Los Tacos founder Fidel Leos mined his experience as a maitre d’ and memories of his childhood south of the border to design Los Taco’s menu of authentic Mexican fare. Fillings such as shredded beef and fresh red snapper stuff the restaurant’s namesake tacos, and chefs also sling specialty steak dishes such as grill-kissed carne asada and lightly breaded milanesa onto waiting plates. Early birds dig into Mexican breakfasts such as chilaquiles and huevos rancheros, and meat-free forks can excavate a variety of vegetarian fare.
Big-time food critics don?t usually write about fast-casual joints, saving their words instead for Michelin-starred spots with white tablecloths. But they've made a telling exception for Se?or Fish, a Mexican-seafood outfit launched by siblings Enrique and Alicia Ramirez in 1988. Soon after the restaurant opened, writers from publications such as the Los Angeles Times began to praise the Ramirez's fish tacos, which were inspired by those sold along the beaches of Puerto Vallarta, Mexico. Crowds began flocking to Se?or Fish's tiny Highland Park kiosk, hungering for the ocean-fresh fish and handmade tortillas they?d read about in the papers.
Three decades later, diners are still flocking to Se?or Fish, which has evolved into five popular locations throughout LA. Enrique and Alicia remain deeply involved in the restaurants' daily operations. We talked with Enrique about the highlights of his iconic eatery.
On Finding Fame: ?[In 1988], a top reviewer from the Los Angeles Times reviewed us. Once we got that review, tons of people started reviewing us?Molly O'Neill, a food critic in New York City, did a story on us on the front page of the food section in The New York Times. Afterwards, when people were on vacation [from New York] and came to eat, they?d mention it.?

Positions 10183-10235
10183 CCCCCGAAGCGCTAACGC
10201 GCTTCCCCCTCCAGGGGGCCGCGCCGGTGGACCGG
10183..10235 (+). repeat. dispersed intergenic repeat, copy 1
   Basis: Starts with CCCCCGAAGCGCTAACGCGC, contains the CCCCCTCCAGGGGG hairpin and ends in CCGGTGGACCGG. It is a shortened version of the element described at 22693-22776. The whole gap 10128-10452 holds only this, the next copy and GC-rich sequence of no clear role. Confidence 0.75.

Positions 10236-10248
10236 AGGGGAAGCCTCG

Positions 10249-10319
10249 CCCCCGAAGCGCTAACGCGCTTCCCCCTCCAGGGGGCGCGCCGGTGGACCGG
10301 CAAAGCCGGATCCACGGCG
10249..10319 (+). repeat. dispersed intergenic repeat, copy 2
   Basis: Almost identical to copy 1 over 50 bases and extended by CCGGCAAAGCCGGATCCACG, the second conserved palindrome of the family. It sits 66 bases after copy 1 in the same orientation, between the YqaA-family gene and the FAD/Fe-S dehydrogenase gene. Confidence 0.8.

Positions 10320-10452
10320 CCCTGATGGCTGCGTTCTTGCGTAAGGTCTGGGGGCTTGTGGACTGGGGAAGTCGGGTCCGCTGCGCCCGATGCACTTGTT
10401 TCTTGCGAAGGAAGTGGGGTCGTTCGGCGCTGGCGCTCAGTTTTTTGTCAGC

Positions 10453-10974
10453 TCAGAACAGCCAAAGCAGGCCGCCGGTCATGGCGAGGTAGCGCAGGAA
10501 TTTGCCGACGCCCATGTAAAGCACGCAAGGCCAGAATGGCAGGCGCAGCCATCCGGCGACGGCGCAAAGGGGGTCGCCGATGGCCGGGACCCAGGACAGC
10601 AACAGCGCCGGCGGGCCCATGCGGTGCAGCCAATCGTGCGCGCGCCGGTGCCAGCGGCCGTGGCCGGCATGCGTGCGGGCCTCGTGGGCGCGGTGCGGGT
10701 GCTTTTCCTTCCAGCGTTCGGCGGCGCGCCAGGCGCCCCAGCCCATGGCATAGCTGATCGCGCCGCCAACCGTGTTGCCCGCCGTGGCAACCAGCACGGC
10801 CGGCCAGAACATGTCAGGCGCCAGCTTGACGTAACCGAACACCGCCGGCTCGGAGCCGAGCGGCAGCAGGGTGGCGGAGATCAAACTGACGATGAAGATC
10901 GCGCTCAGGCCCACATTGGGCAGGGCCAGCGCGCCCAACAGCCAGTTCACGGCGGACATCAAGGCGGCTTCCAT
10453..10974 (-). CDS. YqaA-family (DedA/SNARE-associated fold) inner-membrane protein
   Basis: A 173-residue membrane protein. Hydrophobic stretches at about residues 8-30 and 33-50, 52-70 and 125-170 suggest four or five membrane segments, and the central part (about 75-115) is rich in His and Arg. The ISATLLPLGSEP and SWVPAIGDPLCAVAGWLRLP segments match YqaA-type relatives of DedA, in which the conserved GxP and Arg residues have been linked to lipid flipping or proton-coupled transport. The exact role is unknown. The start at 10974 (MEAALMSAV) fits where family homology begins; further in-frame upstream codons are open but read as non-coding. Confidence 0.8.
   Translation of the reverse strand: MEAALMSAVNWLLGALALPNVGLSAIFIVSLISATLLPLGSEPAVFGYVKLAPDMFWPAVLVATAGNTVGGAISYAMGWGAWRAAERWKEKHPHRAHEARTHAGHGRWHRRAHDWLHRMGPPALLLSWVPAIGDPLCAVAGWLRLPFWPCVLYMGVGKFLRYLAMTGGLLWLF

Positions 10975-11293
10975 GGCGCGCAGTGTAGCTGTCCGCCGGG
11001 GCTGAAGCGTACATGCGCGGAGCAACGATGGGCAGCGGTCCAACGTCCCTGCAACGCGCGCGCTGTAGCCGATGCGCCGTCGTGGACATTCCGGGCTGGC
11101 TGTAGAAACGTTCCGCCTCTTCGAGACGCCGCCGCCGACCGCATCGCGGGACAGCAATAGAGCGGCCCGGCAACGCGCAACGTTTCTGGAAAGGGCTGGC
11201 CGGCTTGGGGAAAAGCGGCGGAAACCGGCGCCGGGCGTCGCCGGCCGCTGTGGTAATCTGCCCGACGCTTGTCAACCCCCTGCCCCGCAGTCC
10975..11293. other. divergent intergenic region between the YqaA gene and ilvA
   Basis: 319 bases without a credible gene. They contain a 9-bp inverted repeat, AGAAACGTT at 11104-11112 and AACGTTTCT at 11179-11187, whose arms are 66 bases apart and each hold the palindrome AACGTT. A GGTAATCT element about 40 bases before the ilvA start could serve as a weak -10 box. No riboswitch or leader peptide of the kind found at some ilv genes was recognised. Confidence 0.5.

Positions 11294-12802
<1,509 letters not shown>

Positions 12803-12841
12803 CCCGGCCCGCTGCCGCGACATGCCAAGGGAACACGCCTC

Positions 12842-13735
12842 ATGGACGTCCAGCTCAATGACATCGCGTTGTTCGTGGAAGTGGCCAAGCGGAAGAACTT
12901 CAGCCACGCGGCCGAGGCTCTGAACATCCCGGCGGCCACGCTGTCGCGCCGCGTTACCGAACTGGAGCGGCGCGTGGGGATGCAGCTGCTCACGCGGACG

On the Scallop Taco: "Not too many people have ever had a scallop in a taco. It?s kind of a novelty. We use 10-20 scallops, which means there are 10-20 per pound, so it?s kind of jumbo scallop. And all of our seafood is wild?free-range from the ocean?as opposed to farmed."
On Guadalajara-Style Carnitas: "Our carnitas are traditional to Guadalajara, where our family is from. We make it every day and use good-quality, expensive protein."
The culinary pyromaniacs at El Vaquero pay homage to their homeland with poncho-patterned tablecloths, pictures of the cathedral in Guadalajara, and a specialty sandwich hailing from the state of Jalisco. Seated in the wicker chairs that line the cozy, sun-colored dining room, diners dig into a menu that features classic Mexican dishes such as chiles relleno, carnitas burritos, and tacos that can be ordered soft or crisped over the grill. Meanwhile, traditional art and black-and-white photographs look down from the walls, and a bell hangs by the register in case tongues are in need of a tiny fireman.
Qdoba's burrito baristas handcraft a catering menu of Mexican-inspired cuisine, customizable with a panoply of fresh ingredients for a taco, nacho, or burrito bar. Qdoba's culinary crafters craft succulent fillings for burritos, tacos, nachos, and quesadillas, including protein-packing choices, such as slow-roasted pulled pork, adobo-marinated grilled steak or chicken, and spiced shredded or ground beef, with vegetarian options also available. Taste the gooey flavor accents of the signature queso sauce, a three-cheese blend with roasted poblanos, tomatoes, and jalapeños, the pinto or black beans simmered in cumin and onion, or the creamy, hand-smashed guacamole that's ideal for filling up Queen Elizabeth's diamond-studded guacamole chalice. Tortilla chips with salsa bar and desserts complete each catered event, and customers can opt for burrito-boxed lunches and any add-ons.